2. The physician will also note the patient’s background to check whether the patient has any Parkinson disease-related symptoms.
  3. The gait is scrutinized by observing the individual’s natural walk in an even line. It covers the following phases-
  • Stance Phase – where one foot and leg are made to carry almost all the weight of the torso.
  • Swing Phase – here the foot intended for walking is in touch with the walking surface while the load of the body is supported by the opposite leg and foot.
  • Double Support Phase – both feet are on the surface of the floor/ground at the same time for a while.

Treatments Pertaining to Festinating Gait

If a speedy gait alteration is observed without a logical reason. it will be prudent to visit your physician immediately. Neurological as well as joint and muscle injuries could be responsible for the change in gait. The general practitioner will question the patient and examine them and recommend some tests to identify the changes going on within the body. Therefore, the faster a symptom is recognized and treated, the better the prospects.

Some of the measures for treating festinating gait:

  • Dopamine deficiency is to blame for a festinating gait. To counter this problem, a drug called Levodopa is recommended as it helps to reactivate the signals from dopamine neurotransmitters which in turn restock the dopamine deficiency. This prescription is very successful with people having Parkinson’s disease. This medication also corrects the rigidity of gait and significant swaying in such patients while walking.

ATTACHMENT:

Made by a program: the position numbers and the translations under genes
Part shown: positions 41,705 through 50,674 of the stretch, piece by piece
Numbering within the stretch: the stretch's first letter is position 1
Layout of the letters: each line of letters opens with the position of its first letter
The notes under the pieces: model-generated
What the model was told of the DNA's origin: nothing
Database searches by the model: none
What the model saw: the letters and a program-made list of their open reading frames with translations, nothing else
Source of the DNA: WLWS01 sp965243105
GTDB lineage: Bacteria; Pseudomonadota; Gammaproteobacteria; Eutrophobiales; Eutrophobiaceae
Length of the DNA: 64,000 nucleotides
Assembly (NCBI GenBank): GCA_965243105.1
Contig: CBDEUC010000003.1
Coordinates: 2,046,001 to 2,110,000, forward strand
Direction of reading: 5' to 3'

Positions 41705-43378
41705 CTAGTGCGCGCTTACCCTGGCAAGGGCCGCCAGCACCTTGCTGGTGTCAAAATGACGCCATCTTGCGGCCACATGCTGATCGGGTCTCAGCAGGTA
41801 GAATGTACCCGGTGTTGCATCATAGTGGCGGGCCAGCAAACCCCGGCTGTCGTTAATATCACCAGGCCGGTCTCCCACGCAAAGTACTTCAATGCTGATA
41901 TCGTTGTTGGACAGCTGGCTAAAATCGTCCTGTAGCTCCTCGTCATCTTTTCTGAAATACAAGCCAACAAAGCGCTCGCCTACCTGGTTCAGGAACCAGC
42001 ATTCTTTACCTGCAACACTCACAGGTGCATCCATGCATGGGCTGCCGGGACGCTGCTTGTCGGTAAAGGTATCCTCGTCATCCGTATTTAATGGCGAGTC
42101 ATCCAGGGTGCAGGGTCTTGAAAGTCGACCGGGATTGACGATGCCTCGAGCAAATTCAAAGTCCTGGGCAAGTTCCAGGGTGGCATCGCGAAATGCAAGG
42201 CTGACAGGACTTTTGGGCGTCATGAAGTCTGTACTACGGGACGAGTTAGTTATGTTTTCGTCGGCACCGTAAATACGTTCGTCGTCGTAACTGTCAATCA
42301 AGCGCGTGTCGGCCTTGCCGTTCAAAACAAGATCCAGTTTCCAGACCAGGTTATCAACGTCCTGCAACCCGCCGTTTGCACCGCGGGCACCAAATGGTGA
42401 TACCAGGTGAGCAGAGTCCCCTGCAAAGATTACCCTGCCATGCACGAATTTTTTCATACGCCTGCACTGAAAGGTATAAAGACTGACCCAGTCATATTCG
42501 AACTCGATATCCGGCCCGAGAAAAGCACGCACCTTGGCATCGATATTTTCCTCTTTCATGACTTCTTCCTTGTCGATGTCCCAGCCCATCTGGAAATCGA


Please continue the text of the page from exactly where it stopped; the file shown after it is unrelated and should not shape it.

• A physical therapist is also engaged to coach the patient with a few gait training drills and teach the patient ways to be more cautious while teaching them to prevent any tripping or accidents due to festinating gait.
  • Treating hypertonicity, the cause of festination gait, may bring about a radical change in this syndrome.
  • It may not really be possible to cure Parkinson’s disease and other causes of hypertonicity, but there are medications that could be helpful in treating specific symptoms while also relaxing the patient.
  • Physical therapy could also be very helpful in this case.

Festinating Gait Vs Shuffling Gait

Festinating Gait

The other name for Parkinsonian gait is festinating gait taken from the Latin word ‘festinare’ which means to hurry.  It is the type of gait shown by patients with Parkinson’s disease (PD).  The uniqueness of a Parkinson’s disease patient’s gait is sharply in contrast to a normal gait.

Given below is a list of abnormalities in gait:

  • Heel to toe characteristics

In normal gait, the heel touches the surface before the toes, referred to as heel-to-toe walking whereas, in Parkinsonian gait, the entire foot is placed on the ground at the same time, also referred to as a flat foot strike. However, in the more developed stages of the disease, the gait is identified by toe-to-heel walking where the toes touch the ground before the heel.  PD patients find it difficult to lift their foot in the normal course of swinging stage of gait, which creates a smaller free space between the toes and the ground.

Patients encountering an advanced stage of Parkinson’s disease have a diminished impact during the strike of the heel which is related to the seriousness of the disease with decreasing of impact to the progression of the disease. Parkinson patients also display a tendency towards higher comparative weight on the front foot area along with a shift in weight towards the medial foot region. This load shift is instrumental in offsetting the imbalance in posture. The variability in the foot strike pattern is substantially lower in PD patients, in contrast with normal people.